Planetary nebulae (PN) and their central stars (CSPN) are ideal tools to check against evolutionary theory: After the ejection of the PN still on the Asymptotic Giant Branch (AGB), the effective temperature () of the exciting star increases at almost constant luminosity. The stars can reach very high (, e.g. Rauch & Werner 1998). At their hottest stage of evolution, these post-AGB stars are found at the beginning of the white dwarf (WD) cooling sequence where the nuclear burning is close to its end and gravitation is beginning to dominate the further evolution.
Modern spectral analysis of CSPN (e.g. Rauch et al. 1998) provides photospheric parameters which are stringent constraints for evolutionary theory.
The development of both, observational as well as numerical methods, provide now high-resolution images of PN (e.g. Balick et al. 1998) and deprojection techniques (Bremer 1995) which improve the interpretation of the nebula morphology. This will enable us to construct consistent models of PN and central star: Rauch et al. (1994, 1996) have successfully used synthetic ionizing spectra instead of the commonly used blackbodies in order to improve the photoionization model of the nebula. The derived spectroscopic distances allow to calculate the linear dimensions of the PN. Recent improvements of the interacting stellar wind model which take into account time-dependent winds (Dwarkadas & Balick 1998) have shown for the first time the possibility to model small-scale structures which can be observed in high-resolution images. As a by-product, the expansion times of the PN can be determined more reliably and give a much better estimate of the time since the central star has departed from the AGB. Moreover, additional information becomes available because the long recombination time ()in these low density PN () allows a view onto the emission phase of the nebula, e.g. the photospheric abundances at that time providing a second check for theoretical predictions of stellar evolution.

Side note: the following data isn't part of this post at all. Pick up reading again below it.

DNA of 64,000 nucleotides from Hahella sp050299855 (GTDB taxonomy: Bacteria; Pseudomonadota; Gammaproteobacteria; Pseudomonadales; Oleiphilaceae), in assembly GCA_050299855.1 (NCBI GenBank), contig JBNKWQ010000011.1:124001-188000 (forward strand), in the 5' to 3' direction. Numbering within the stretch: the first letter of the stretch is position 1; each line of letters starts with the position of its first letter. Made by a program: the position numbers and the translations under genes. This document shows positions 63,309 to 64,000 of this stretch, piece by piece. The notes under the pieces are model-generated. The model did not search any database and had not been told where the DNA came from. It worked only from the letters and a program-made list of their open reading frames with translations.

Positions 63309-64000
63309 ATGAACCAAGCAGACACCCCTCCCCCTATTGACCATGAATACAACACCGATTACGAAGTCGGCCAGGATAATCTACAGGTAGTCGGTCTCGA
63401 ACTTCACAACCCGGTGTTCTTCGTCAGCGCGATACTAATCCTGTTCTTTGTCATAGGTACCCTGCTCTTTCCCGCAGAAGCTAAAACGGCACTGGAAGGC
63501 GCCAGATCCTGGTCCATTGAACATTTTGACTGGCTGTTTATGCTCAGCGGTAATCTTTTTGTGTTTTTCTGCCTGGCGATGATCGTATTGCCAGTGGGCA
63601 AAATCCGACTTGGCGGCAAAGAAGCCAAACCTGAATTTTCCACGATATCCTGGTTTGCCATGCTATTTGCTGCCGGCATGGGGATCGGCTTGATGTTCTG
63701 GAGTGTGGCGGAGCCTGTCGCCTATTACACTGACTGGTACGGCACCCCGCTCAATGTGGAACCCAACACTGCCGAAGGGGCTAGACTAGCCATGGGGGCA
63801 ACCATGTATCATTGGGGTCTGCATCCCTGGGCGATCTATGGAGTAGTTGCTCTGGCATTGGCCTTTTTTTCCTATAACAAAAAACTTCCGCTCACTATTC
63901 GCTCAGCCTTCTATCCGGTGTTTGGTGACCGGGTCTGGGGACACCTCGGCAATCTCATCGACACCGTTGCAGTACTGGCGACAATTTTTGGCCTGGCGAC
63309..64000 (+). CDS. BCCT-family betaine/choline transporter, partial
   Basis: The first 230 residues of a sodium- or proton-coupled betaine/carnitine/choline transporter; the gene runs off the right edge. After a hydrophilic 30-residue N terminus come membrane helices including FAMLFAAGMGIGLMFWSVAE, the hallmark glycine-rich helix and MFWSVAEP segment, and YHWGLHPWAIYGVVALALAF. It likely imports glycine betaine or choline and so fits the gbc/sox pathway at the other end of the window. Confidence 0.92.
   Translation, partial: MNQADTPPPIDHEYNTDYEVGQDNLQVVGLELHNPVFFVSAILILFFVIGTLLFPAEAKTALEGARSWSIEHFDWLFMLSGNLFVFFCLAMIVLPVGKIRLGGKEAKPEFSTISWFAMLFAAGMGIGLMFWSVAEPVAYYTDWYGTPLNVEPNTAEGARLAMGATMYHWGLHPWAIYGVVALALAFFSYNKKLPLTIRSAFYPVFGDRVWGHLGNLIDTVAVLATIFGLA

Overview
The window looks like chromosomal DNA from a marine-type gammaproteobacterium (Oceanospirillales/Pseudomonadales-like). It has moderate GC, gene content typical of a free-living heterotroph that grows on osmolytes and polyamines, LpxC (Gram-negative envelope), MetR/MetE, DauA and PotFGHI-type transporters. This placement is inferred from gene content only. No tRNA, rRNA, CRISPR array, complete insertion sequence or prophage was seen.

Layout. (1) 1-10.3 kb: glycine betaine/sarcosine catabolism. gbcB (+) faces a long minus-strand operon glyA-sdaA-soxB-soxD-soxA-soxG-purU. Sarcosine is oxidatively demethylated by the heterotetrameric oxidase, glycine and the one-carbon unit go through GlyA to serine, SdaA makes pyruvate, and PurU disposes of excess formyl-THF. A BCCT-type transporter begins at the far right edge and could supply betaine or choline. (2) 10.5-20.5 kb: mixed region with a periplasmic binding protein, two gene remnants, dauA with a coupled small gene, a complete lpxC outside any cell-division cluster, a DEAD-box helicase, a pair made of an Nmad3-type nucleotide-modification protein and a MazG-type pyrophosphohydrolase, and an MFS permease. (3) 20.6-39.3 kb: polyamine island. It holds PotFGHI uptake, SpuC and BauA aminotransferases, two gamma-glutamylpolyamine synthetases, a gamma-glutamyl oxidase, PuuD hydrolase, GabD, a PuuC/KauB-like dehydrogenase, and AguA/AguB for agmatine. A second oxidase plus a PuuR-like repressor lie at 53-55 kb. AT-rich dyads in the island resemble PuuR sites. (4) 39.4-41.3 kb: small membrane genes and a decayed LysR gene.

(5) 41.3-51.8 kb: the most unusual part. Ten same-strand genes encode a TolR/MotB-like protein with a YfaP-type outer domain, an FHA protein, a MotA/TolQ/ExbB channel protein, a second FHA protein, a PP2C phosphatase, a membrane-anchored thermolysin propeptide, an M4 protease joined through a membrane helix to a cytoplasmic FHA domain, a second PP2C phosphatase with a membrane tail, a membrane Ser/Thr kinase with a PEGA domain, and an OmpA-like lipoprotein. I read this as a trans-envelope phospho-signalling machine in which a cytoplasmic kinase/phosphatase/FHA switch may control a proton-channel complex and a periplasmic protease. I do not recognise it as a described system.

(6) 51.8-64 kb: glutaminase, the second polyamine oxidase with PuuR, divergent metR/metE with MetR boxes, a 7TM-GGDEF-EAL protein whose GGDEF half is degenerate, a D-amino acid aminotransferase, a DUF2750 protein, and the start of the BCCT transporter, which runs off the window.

Since the PNe contribute to the metal enrichment of the interstellar medium (ISM), they play also an important role in the galactic chemical evolution. Studies of the interaction of aging PN with the ISM by hydrodynamical simulations (e.g. Soker & Dgani 1997) which aim to describe the complex interaction zone need, as a prerequisite, reliable information about nebula properties and its spatial distribution of matter.
During recent observing campaigns, we took narrow-band images of several PN. In the following sections we present eight of them which exhibit interesting details of nebula morphology and allow to judge the degree of interaction with the ISM.
In the same region of the g - plane occupied by the CSPN there are many stars for which no associated PN is known (e.g. Werner et al. 1997). This is still an unsolved problem (Rauch et al. 1998) and an outstanding challenge for evolutionary theory. However, one possible explanation for the "missing'' PN might be that they have already dispersed below the detection limit of the former observations. A search for PN around hot post-AGB stars is described in the following.
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